Pillsbury Winthrop Shaw Pittman
LLP Tax Page [11K]

State & Local Tax Bulletin (March 2006)

San Francisco Court Rules
California LLC Tax Unconstitutional

By Craig A. Becker, a tax partner in the Palo Alto office of Pillsbury Winthrop Shaw Pittman LLP.

If you have or can obtain the Acrobat Reader, or have an Acrobat-enabled web browser, you may wish to download or view our March 2006 State & Local Tax Bulletin (a 163K pdf file), containing a printed version of this material and also available via ftp at:


This bulletin concerning state and local tax matters is part of the Tax Page, a World Wide Web demonstration project, no portion of which is intended and cannot be construed as legal or tax advice. Comments are welcome on the design or content of this material.

A San Francisco trial court has issued a tentative ruling concluding that California's Revenue and Taxation Code ("R&TC") section 17942 levy on limited liability companies ("LLCs") is an unconstitutional tax. Northwest Energetic Services, LLC v. California Franchise Tax Board (San Francisco Sup.Ct.No. CGC-05-437721, March 3, 2006).

The case concerned a Washington state LLC that never had any sales, property, payroll or other activity in California, other than registering with the California Secretary of State. The taxpayer had paid the annual $800 minimum tax under R&TC section 17941, but refused to pay the R&TC section 17942 levy based on gross LLC income from all sources, both within and without California. When assessed $27,453 for six years of back tax, interest and penalties, the taxpayer paid the assessment and sought a refund. After being denied relief by the State Board of Equalization (which concluded it had no authority to address constitutional issues, SBE No. 236696, October 19, 2004), the taxpayer sued for refund in superior court.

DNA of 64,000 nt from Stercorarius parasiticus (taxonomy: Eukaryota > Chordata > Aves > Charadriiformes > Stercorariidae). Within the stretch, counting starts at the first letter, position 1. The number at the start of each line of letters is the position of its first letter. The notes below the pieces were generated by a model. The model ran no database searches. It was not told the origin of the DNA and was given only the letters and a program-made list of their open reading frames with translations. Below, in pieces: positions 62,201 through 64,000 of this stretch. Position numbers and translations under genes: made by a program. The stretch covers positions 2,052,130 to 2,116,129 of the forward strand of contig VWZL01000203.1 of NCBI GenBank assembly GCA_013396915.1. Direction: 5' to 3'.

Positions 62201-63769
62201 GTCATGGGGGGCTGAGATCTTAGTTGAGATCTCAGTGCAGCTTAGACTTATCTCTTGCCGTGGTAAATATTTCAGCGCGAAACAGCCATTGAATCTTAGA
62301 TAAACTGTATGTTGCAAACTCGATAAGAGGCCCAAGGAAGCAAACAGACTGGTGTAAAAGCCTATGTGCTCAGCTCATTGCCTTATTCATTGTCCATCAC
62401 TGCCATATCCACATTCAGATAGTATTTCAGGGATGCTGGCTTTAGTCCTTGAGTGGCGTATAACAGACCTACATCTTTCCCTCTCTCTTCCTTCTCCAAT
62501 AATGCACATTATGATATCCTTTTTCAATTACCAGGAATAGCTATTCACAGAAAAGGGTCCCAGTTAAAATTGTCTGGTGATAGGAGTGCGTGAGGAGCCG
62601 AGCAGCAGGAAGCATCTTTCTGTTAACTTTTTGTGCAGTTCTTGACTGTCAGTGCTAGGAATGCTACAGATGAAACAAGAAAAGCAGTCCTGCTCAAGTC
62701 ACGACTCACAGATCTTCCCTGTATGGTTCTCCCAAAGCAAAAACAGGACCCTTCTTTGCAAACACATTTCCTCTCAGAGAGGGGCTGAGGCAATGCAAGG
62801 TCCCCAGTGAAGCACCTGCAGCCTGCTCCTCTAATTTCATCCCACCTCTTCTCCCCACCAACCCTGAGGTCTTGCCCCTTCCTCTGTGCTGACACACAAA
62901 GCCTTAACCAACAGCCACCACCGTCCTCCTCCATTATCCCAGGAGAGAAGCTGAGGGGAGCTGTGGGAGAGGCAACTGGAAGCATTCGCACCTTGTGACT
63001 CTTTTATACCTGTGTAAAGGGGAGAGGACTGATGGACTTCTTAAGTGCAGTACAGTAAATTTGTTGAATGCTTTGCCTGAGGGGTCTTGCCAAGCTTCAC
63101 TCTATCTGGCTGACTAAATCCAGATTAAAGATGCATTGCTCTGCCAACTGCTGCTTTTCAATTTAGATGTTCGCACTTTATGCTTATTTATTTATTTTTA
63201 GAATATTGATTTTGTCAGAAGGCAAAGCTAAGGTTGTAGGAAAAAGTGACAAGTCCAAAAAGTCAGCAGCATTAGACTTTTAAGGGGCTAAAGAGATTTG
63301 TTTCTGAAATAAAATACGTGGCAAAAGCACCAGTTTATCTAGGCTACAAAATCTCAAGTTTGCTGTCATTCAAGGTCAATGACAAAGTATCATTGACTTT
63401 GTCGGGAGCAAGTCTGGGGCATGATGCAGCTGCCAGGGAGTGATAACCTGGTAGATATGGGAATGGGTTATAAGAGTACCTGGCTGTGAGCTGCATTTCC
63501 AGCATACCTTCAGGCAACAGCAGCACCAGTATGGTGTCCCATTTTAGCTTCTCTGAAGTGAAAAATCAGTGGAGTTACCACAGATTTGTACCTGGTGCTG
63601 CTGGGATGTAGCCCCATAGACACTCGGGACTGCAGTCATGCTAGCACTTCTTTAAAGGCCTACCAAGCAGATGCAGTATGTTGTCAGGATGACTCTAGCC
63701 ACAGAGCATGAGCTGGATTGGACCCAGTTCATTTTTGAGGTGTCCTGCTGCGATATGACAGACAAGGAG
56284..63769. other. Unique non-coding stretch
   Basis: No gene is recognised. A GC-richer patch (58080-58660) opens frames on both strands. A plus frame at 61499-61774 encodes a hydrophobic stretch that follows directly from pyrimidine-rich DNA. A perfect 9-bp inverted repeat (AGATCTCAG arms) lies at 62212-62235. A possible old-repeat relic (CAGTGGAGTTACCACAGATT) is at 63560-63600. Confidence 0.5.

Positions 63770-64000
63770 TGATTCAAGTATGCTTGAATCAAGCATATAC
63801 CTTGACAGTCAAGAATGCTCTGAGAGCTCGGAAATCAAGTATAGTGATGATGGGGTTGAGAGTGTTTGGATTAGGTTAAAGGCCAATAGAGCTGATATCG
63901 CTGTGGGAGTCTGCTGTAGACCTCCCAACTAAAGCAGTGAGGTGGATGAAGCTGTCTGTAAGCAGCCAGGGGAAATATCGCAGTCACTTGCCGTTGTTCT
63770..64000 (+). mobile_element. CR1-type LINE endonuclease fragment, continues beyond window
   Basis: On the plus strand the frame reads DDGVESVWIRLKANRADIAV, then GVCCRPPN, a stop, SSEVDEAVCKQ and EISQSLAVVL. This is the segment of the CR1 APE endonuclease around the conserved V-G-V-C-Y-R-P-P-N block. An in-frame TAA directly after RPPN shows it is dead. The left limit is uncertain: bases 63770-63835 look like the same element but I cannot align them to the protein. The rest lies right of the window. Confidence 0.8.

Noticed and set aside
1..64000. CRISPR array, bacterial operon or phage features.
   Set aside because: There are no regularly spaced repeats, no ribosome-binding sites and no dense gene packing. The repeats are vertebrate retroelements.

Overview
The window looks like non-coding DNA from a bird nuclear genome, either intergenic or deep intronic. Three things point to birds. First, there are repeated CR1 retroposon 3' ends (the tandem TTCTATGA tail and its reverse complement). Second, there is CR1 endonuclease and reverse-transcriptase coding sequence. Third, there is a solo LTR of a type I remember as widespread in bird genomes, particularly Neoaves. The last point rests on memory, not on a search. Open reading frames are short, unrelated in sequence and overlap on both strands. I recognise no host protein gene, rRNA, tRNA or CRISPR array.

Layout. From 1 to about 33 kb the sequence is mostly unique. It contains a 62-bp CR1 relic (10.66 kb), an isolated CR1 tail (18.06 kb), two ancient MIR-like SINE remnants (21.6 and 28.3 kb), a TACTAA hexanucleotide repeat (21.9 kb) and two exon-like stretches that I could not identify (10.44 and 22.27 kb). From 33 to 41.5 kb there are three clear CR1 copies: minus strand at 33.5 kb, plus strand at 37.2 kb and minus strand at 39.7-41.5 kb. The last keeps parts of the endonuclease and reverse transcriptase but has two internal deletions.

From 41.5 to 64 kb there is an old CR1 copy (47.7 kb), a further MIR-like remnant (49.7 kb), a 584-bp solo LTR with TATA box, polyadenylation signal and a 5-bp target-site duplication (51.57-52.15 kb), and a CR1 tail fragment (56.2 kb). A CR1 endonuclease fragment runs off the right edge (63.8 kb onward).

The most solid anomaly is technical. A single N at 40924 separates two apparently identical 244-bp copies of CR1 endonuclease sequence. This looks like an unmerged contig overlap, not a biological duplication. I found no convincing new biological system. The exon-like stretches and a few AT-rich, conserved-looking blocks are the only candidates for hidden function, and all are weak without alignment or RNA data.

The court first concluded that this "levy" is a tax, not a fee. The court found that the levy bore no relationship to either the California benefit provided the taxpayer or the burden imposed on California. Indeed the California legislature specifically provided separate LLC filing fees to cover administrative costs. The court noted the levy was well beyond any potential regulatory cost as the annual proceeds generated by R&TC section 17942 exceed the entire budget of the California Secretary of State. Finally, the R&TC section 17942 legislative history confirms that this "levy" was intended to replace tax revenues lost by business usage of new LLC flow_through entities rather than C corporations.

The court then concluded this LLC tax violates the commerce clause and due process clause of the United States Constitution because it is based on worldwide gross receipts and not apportioned between income sourced within and without California. The court noted this failure to calibrate the tax to the taxpayer's California activity violates the four part test of Complete Auto Transit v. Brady, 430 U.S. 274, 279 (1977) (taxed activity must have nexus to the state, be fairly apportioned, not discriminate against interstate commerce and be fairly related to state provided services). The tax also fails to satisfy the required internal and external consistency tests as duplicate taxation would occur if other states applied the same taxing regime. See Oklahoma Tax Comm'n v. Jefferson Lines, Inc., 514 U.S. 175, 189 (1995).